Stanford Magazine Profile of Donald Knuth

From Kara Platoni’s profile of computer science demi-god Donald Knuth, regarding why the poor state of technical book typesetting in the 1970s led him to create TeX:

“The worst of it was the spacing, the way the letters would jam up against each other,” Knuth says. “It was like if you took every letter and you wiggled it and made some of them go up and some of them go down. It wasn’t random — it was systematically bad.” Because the letters in some words got smooshed together, it gave them the illusion of being darker than the others. The eye is naturally drawn toward dark spots, so the reader’s focus would jump all over the page. By 1976, when it was time to print a second edition of Volume 2, Knuth could no longer stand to look at his own work, and he felt that other scientists were getting a similarly raw deal. “We didn’t want our papers just to be there, we wanted them to be beautiful,” he protests. “I wouldn’t have wanted to write The Art of Computer Programming if it was going to look ugly.”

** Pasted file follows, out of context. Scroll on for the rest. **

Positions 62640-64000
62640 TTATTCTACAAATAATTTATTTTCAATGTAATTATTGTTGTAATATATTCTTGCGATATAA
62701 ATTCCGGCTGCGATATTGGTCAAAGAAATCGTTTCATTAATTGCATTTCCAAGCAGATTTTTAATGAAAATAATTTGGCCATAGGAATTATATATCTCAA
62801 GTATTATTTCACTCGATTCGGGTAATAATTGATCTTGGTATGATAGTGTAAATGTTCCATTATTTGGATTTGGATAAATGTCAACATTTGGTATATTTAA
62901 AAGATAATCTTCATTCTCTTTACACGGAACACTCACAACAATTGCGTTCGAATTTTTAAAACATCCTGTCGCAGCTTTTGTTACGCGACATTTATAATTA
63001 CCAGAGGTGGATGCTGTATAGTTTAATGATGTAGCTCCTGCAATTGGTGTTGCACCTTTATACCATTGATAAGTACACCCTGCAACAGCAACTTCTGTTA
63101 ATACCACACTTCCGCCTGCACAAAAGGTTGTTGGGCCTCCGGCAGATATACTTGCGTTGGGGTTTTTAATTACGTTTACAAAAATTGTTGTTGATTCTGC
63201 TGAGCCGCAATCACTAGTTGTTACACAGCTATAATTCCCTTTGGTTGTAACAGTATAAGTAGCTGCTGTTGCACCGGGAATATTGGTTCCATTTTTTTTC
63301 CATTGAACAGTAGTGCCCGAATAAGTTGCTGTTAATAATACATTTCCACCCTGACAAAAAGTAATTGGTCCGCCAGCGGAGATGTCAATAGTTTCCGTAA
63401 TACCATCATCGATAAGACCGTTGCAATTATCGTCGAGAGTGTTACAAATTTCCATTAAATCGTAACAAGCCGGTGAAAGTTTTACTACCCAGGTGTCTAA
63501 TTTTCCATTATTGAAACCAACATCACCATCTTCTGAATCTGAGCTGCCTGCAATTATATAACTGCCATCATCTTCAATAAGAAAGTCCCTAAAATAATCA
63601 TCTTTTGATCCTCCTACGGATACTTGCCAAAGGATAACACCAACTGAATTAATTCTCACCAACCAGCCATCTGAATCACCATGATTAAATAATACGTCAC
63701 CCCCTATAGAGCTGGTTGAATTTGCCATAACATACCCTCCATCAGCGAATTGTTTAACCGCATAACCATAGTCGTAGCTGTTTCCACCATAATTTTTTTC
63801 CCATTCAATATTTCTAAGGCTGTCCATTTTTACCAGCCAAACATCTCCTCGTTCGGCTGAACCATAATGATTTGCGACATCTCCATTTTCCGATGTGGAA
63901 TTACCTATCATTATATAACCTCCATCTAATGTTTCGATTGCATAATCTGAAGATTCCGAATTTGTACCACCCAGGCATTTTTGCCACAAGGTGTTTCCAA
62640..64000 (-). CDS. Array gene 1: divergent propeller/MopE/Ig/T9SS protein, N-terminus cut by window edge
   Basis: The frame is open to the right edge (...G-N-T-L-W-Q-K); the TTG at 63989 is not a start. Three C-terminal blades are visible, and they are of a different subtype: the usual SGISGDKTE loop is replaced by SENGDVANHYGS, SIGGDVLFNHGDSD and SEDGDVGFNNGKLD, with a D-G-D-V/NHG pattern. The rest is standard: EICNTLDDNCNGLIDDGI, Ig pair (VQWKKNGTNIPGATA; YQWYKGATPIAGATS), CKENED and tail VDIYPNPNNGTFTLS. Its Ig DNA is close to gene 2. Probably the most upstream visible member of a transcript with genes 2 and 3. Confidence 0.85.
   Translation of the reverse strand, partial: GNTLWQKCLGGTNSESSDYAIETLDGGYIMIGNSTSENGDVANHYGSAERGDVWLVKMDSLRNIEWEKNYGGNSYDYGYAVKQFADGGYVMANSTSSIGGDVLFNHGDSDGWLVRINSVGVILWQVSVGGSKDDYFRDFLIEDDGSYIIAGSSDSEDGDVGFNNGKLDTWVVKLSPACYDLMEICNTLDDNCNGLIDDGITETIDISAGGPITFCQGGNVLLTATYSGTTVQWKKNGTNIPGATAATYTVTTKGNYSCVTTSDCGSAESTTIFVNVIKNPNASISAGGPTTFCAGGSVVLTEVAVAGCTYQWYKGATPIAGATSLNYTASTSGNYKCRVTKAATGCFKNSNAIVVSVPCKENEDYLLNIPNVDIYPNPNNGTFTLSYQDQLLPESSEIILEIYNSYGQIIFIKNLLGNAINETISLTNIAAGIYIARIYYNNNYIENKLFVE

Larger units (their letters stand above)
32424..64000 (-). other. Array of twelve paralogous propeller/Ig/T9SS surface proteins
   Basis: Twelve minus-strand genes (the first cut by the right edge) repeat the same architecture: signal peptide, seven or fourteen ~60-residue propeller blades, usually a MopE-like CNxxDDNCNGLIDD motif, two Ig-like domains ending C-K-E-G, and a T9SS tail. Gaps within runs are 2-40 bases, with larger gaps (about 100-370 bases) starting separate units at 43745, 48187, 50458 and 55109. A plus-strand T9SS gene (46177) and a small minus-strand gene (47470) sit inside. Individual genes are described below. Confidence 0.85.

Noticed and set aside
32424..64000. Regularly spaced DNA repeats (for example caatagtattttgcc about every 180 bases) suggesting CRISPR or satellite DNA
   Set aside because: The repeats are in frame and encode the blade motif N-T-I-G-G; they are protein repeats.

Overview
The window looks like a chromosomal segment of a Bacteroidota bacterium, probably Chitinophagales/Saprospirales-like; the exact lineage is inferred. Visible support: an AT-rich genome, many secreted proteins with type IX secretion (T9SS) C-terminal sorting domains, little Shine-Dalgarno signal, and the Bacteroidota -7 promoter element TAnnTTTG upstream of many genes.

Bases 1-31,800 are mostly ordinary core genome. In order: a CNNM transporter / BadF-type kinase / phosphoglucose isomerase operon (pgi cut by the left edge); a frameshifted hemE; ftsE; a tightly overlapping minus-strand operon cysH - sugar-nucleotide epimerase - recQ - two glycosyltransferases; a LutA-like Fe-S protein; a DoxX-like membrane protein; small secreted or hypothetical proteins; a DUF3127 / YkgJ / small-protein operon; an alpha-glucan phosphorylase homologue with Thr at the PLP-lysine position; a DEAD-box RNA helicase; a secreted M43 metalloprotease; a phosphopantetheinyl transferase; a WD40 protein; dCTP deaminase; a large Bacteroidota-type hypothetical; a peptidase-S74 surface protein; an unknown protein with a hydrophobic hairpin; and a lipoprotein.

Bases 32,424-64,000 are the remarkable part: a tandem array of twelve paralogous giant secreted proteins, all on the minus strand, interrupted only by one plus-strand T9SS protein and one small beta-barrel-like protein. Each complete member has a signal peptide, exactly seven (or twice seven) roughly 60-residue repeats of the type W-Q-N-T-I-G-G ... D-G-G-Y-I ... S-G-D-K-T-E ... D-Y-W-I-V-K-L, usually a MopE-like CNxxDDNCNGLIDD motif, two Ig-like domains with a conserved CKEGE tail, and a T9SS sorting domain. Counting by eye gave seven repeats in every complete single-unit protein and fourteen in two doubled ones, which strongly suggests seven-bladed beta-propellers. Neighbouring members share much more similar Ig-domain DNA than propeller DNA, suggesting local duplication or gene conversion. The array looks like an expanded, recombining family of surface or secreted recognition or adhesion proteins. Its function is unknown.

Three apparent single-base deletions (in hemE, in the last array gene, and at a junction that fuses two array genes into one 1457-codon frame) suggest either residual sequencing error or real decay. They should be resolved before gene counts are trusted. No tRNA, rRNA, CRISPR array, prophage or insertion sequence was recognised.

(Thanks to Jonathan Delacour.)

Thursday, 26 April 2007